Read CHAPTER VI - LEAVING THE NAVY of From Lower Deck to Pulpit , free online book, by Henry Cowling, on

Nearly three weeks had passed oh, what an anxious time it was! Was there another sorrow in store for me? God forbid. Well, one day at noon, just as I had reached the ship in the staff gig, to which boat I belonged, the quartermaster rushed to the gangway and shouted “Cowling, you are wanted on the quarterdeck immediately.” I lost no time in getting there. In another minute I stood face to face with the captain, who informed me that the Admiralty had granted my discharge. “Right-about-turn! Quick march,” was the order of the master-at-arms, but, believe me, it was more of a run than a march. My messmates were forehead awaiting the result, and as I approached them a dozen voices shouted “How goes it?” “All’s well,” I replied. “You are fortunate,” said they. Dinner was now piped, but I wanted none my desire was to get on terra firma as speedily as possible. I pulled my bag from the rack, turned it upside down on the deck, distributing all the clothes contained therein, to the value of fifteen pounds. Then I wished my messmates ‘good-bye’ and went ashore in a gig, feeling like a bird released from a cage. Thus ended my naval career, extending to a period of seven years and nine days. I keep in my study an envelope containing my discharge paper and the receipt for same, which cost eighteen pounds. In reading it, as I sometimes do, my thoughts are carried backward to the day of liberation.

My messmates had decided to present me with a beautiful Bible, which I never received, for this reason. Scarcely a week had passed from the day I stepped on shore a free man, when an order was sent from headquarters for a large draft of seamen to be sent to different parts of the world. Nearly all my former mates were numbered amongst the draft. Consequently they were scattered far apart, and no steps could be taken to carry out their intention. The kind feeling which prompted it I appreciate and accept, as showing what they would have done had the opportunity been forthcoming.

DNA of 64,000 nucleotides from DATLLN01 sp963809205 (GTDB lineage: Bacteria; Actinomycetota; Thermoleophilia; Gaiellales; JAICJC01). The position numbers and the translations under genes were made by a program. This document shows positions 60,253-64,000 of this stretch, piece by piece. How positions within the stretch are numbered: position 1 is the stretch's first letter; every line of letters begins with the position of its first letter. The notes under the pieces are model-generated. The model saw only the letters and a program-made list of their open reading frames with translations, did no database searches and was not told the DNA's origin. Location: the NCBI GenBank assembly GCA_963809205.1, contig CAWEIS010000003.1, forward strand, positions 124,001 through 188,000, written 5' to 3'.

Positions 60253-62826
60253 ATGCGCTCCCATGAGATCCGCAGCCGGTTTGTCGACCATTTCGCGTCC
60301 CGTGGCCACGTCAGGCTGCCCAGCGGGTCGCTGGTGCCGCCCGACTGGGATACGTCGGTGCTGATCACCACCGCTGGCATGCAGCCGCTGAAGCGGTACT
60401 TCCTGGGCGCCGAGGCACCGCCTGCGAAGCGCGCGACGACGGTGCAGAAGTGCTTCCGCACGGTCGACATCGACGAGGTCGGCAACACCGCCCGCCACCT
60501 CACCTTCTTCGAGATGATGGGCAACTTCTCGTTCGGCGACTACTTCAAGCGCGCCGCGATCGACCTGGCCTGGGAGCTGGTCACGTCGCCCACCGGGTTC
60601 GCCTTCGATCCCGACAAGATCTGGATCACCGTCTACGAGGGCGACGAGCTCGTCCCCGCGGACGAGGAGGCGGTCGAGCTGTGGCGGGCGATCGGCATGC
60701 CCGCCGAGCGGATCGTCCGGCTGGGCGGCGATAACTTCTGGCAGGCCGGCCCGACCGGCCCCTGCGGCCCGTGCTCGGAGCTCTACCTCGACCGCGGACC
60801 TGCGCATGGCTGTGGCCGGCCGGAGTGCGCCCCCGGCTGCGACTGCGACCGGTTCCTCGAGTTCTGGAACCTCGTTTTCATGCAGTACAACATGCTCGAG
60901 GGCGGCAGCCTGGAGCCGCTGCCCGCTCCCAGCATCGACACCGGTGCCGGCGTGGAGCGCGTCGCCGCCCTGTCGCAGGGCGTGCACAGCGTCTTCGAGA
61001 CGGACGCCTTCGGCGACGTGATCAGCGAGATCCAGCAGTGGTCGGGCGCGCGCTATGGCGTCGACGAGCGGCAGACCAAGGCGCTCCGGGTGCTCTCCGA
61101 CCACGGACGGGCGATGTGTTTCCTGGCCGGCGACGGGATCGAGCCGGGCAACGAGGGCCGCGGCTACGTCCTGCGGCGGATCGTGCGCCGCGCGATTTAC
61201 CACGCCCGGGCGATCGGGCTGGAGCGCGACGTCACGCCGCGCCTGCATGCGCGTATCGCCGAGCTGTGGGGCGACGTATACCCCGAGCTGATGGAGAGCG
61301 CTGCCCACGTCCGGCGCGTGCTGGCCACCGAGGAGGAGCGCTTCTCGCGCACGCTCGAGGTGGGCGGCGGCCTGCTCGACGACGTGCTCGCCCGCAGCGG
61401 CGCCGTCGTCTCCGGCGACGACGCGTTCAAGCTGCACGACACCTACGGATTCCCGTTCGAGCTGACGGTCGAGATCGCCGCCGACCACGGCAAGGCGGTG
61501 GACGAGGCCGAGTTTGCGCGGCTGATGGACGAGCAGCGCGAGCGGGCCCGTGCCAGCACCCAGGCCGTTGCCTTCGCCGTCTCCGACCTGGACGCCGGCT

Even in the weeding out of the ‘Cambridge’ this large company of men, I observe God’s providence at work in my own life, for doubtless I should have been included in the draft, having been in harbour three years, which is considered a long stay. My discharge was granted me in the nick of time. “He doeth all things well.”

I found employment on shore in Plymouth as a contractor’s clerk, and devoted more time to religious studies, for I now felt that as the greatest obstacle in my path had been removed, God would surely open my way to enter His service. He did. By the recommendation of my pastor I was admitted into Cliff College, Derbyshire, completing my training in London.

Though for six years I had nearly become a Baptist, that is, a Congregationalist, I now stepped over the line, having studied the New Testament with an unbiassed mind, to get at the real truth of Scriptural baptism. Being convinced that immersion was the Scriptural mode, I forthwith became baptised in Bow Street Baptist Church, London.

Shortly afterwards, I was invited to the pastorate of a Baptist Church in New Whittington, Derbyshire, where I laboured for a brief period, and at which place I first met the young lady who is now my wife. In the autumn of 1899 I accepted the call to my present pastorate, that of the Ashwater district of Baptist Churches. Understanding that under the new regulations existing which precludes Cliff College students from being recognised as fully accredited ministers, I set to work to overcome the difficulty by passing the two Baptist Union examinations.

Such, then, in brief are a few outstanding incidents of my life, and such is the road I have travelled to enter the ministry a hard road and painful, bedewed with tears, and strewed with withered leaves of disappointment and weary watchings, but I am bound to confess that it was the path marked out for me. No better training was ever afforded any minister, and to-day I can thank God for it all. What is the great truth which my career teaches me? This: that “God is in the heart of things, and all is well.” That He is in every human life, directing, controlling, and superintending it. That nothing happens by chance, and that it is He alone who can transform the wilderness of blighted hope into a paradise of joy; can convert the vale of tears into the sunny path that leads upward to His throne He alone who can chase away the darkness of night and bring in the sunshine of morning. Unto His name be all the glory!

I cannot but hope that should any darkened life read this little sketch, that such an one may be inspired and comforted by so doing, believing that He who gently cleared my way, granting me the fulfilment of my heart’s desire, will in like manner repeat His loving-kindness in that one’s life.

“Lead, kindly light, . . . .

. . . . .

Keep thou my feet; I do not ask to see
The distant scene; one step enough for me.”